CALL FOR ABSTRACTS:
Privacy Law Scholars Conference 2023
The Program & Planning Committee of the Privacy Law Scholars Conference invites abstract submissions for the 16th annual conference (PLSC 2023) to be held in person on Thursday and Friday, June 1 and 2, 2023 at the University of Colorado Law School in Boulder, Colorado.
What is PLSC?
PLSC is a paper workshop conference. It offers no opportunity or obligation to publish. The goal is to provide support for in-progress scholarship related to information privacy law. To do so, PLSC assembles a wide array of privacy law scholars, policymakers, and practitioners who engage in scholarship. Scholars from non-law disciplines—including but not limited to surveillance studies, technology studies, feminist and queer studies, information studies, critical race studies, social sciences, humanities, and computer science—are critical participants in this interdisciplinary field. We follow a format in which a discussant, rather than the author, introduces and leads a discussion on a paper. There are no panels or talking heads; attendees read papers in advance and offer constructive feedback as full participants in the workshop. Having your paper accepted is NOT a requirement for attending and contributing to the conference, and indeed many attendees do not present a paper.
What do we mean by “Privacy”?
The boundaries of privacy as a discipline are dynamic and contested. Although PLSC emphasizes the law of privacy, concepts from other fields play critical roles in our understanding of privacy and in shaping the law. For example, the following topics have received significant attention at previous PLSCs: the concept of “cyber civil rights”, algorithmic governance and discrimination, police practices such as predictive policing, political/social/cultural dimensions of data-intensive technologies, and privacy’s unique importance to marginalized populations, among many more.
Both in the substance of scholarship and in the governance of the PLSC, we are committed to building an anti-racist and anti-subordination scholarly community around privacy law. We are dedicated to incubating scholarship that examines the intersections of technology, law, and policy and its ability to dismantle–or entrench–social hierarchies of all kinds.
How to submit an abstract?
The EasyChair abstract submission portal is available here. You will be asked to provide your name, institutional affiliation, and contact information, as well as the same information for all co-authors, if applicable. The core of your submission is an abstract of 500-700 words that explains the main contributions of your paper and how it relates to the existing relevant scholarly literature. See below for more information about your abstract. You must then include a bibliography in a separate box; this does not count toward the 500-700 word limit. Note that this is not a list of professional references; it is a bibliography, a list of sources that you are using in your submission. Finally, you must select up to three (3) keywords that apply from a list provided. This is essential to categorize your work and assign appropriate commentators.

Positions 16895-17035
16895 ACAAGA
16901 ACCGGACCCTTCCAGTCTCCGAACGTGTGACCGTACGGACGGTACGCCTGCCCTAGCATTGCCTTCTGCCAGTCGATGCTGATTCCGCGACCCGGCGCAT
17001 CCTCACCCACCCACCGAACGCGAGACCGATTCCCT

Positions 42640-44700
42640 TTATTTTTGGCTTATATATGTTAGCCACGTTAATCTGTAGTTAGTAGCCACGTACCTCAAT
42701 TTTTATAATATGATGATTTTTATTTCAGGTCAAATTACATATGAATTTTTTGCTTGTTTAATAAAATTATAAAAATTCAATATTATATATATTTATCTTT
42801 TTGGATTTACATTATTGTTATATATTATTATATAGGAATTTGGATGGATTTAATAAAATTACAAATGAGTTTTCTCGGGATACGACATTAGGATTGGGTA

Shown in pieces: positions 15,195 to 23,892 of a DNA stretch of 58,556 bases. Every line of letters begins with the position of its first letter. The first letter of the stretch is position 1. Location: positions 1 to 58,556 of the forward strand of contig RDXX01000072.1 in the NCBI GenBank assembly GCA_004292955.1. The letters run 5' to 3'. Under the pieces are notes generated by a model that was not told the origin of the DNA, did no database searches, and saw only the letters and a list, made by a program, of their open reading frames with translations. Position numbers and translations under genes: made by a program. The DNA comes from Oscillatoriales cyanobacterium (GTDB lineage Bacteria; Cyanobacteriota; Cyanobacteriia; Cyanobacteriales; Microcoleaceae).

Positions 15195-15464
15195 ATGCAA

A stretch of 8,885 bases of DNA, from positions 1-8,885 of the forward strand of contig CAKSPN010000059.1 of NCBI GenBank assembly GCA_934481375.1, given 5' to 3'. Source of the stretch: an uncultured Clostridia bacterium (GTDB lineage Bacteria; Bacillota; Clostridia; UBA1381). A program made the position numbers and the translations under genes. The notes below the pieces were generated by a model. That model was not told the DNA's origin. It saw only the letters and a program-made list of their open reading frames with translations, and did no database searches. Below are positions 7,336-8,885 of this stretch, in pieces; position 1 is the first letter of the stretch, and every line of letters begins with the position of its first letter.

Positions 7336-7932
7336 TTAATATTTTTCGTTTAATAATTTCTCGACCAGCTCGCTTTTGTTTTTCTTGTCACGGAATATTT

What should be in my abstract?
Your abstract should include enough specific information to enable the PPC to appreciate both the genesis of your project and the nature of its contribution to the field. Your abstract should show your awareness of the existing relevant literatures and explain how your work relates to those literatures, such as how it expands upon them, makes connections between them, or differs from them. A typical law review abstract will generally be insufficient for this purpose. Please note: If your own prior work is part of a literature to which your abstract refers, the abstract should refer to your work in the third person–e.g. “As Smith argued in (2019),” rather than “my/our work published in the XYZ law review” or “my/our work presented at last year’s PLSC.” PLEASE NOTE: Abstracts that violate this rule and reveal the identity of the author(s) will be rejected. Abstracts that are not accompanied by a bibliography will be rejected. Abstracts that are below 500 words and above 700 will be rejected, as well. There is no option to upload papers or materials.
Abstracts due: January 30, 2023 by 11:59 PM Eastern time, no exceptions
Notification of acceptance: Approximately February 24, 2023
Full workshop paper drafts due: May 12, 2023.
You can register for PLSC 2023 here. PLSC is free for students (including PhD students), post-docs, and junior scholars without travel or research budgets.
Our hosts have arranged for sets of discounted hotel rooms in the Boulder area. They will be available on a first-come, first-served basis. All reservations must be made by May 1, 2023.
Hotel Boulderado: https://reservations.travelclick.com/13070?groupID=3600155
Hilton Garden Inn Boulder: https://www.my-event.hilton.com/privacylawscholars523/
What if my research is sponsored or funded?
In many disciplines, research is funded by grants. Any funding and sponsorship must be disclosed, and there is a space in the abstract submission portal to do so. We will not accept papers that are subject to pre-publication review/veto by a sponsor, or those where the sponsor controls the content of the paper. We require a conflict of interest statement on scholarship.
Please email email@example.com if there are any questions or concerns.
PLSC Program Committee